Recent proposals to reform European economic governance – discussed in more detail here and here – have been ambiguous. Simplifying heroically, they can be summed up as being largely positive in terms of process, but mixed or downright negative in terms of content. Clearly the European semester, the proposed surveillance of macroeconomic imbalances involved a greater degree of economic policy integration in Europe, something that (most) progressives had long argued for. At the same time the content was often wanting: the obsession with fiscal consolidation was made worse not better, the proposals for curing imbalances addressed a clear problems, but were worryingly skewed towards the deficit countries.
One consequence of this ambiguity has been controversy amongst progressives in their reception (hostile or more balanced) of the measures, depending on the relative weight given to process and content.
The best that can be said of the recent Franco-German proposals, tooled up between staffers of Angie and Sarko, and presented to an expectant public before the meeting of the European Council last Friday, is that they have removed this ambiguity. Here both the process and almost all of the content are to be rejected. Here the response is easier: throw the bathwater out with the bathwater.
For two member states to simply short-circuit the normal EU procedures and arrange a grand bargain – a strengthened stability mechanism in return for liberal-conservative policies that both governments want – that is then presented as a fait accompli to other heads of government was really extraordinary. Leaders of (smaller) countries, most of whom are from the same political family as Merkel and Sarkozy, were quick to reject such an approach. The content was equally tawdry. The measures proposed – while also flying the flag of greater coordination – appear to be a more or less random rag-bag from the liberal-conservative wish-lists of the two largest countries.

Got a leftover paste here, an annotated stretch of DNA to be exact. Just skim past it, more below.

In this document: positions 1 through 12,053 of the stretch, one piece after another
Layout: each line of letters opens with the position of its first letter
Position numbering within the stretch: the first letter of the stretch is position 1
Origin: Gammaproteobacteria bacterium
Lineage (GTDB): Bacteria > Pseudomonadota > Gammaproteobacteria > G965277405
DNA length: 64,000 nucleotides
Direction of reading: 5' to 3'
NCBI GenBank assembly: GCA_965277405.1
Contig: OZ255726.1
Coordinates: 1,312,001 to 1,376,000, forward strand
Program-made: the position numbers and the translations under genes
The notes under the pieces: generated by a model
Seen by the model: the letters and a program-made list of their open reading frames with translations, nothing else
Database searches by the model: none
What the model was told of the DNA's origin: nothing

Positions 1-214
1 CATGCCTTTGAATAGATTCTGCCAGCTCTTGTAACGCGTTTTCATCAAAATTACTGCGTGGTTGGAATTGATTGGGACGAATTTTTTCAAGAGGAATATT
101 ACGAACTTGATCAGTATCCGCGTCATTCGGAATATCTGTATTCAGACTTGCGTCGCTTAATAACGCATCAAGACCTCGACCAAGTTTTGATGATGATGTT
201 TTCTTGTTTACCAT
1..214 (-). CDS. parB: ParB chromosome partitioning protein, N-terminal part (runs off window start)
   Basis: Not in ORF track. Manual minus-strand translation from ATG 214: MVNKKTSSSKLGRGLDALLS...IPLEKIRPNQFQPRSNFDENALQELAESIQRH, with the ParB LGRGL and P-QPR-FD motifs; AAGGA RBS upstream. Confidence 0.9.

It starts with the title: ‘Competitiveness pact’ is completely misleading regarding the sources of and the solutions to the euro area’s problems.
Passing laws (worse: constitutional laws) dealing with the mechanics of government debt reduction (debt brake) was a bad idea in Germany and it is one thing that Germany should not export.
The abolition of wage-indexation (quite apart from being a dramatic intervention in national competence in this sensitive area) is completely besides the point for the problem of competitive imbalances within the euro area: Belgium, has successfully applied the policy for decades and during monetary union has an exemplary path of nominal wage growth with respect to national productivity. Luxembourg somehow manages to have the highest living standards in Europe despite being hobbled by such a disastrous policy, also for decades. Most of the deficit countries do not have indexation. And, as I have repeatedly argued, Germany’s beggar-thy-neighbour wage policy and consequent export surpluses is just as much a problem for the smooth running of the euro area. Instead of a sensible debate about wage policy after the crisis, we get neo-liberal polemic that can only be termed infantile.
Addressing demographic challenges is a complex and sensitive issue calling for a broad range of policies: seeking to impose an across the board hike in statutory retirement ages in line with growing life expectancy is not the way forward and risks destroying the social consensus needed to reach agreement on an effective package of measures.
Worth discussing is the introduction of minimum rates of corporation tax: the risk is that the autocratic means of its proposal will discredit the content, the reverse of my fear regarding the Annual Growth Strategy, namely that bad policy content will discredit positive and indeed needed process reform towards greater integration.